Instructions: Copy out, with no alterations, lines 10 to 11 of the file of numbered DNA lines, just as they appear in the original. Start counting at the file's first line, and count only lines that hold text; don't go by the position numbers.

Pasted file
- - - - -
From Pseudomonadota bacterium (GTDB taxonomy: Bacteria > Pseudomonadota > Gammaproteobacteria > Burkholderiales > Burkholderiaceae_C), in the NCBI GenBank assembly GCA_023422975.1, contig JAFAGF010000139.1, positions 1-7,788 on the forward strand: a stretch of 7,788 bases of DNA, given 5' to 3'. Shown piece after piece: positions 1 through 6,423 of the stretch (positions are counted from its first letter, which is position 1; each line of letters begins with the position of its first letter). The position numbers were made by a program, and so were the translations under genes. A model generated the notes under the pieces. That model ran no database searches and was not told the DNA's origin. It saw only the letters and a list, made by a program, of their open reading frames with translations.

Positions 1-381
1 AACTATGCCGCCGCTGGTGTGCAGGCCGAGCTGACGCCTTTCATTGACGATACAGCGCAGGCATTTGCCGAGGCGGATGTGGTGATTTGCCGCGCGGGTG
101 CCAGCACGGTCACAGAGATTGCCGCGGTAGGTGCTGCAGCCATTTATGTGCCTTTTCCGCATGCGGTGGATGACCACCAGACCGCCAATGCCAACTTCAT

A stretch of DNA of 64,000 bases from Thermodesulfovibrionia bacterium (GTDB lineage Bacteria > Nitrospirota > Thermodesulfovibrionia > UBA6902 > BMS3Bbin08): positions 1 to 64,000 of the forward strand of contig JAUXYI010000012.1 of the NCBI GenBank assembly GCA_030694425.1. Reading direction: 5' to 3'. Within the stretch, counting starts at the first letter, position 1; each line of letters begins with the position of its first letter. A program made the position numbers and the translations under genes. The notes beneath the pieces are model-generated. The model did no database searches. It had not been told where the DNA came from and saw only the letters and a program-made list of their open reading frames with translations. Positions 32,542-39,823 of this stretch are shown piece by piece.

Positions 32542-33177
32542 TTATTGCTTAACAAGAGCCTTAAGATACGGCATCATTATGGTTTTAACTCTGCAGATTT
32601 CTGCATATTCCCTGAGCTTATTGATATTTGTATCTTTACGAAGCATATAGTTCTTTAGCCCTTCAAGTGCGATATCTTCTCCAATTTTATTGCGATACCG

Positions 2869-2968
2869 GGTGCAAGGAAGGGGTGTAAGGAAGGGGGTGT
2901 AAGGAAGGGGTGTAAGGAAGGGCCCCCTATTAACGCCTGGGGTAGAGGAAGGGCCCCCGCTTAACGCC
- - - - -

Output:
2869 GGTGCAAGGAAGGGGTGTAAGGAAGGGGGTGT
2901 AAGGAAGGGGTGTAAGGAAGGGCCCCCTATTAACGCCTGGGGTAGAGGAAGGGCCCCCGCTTAACGCC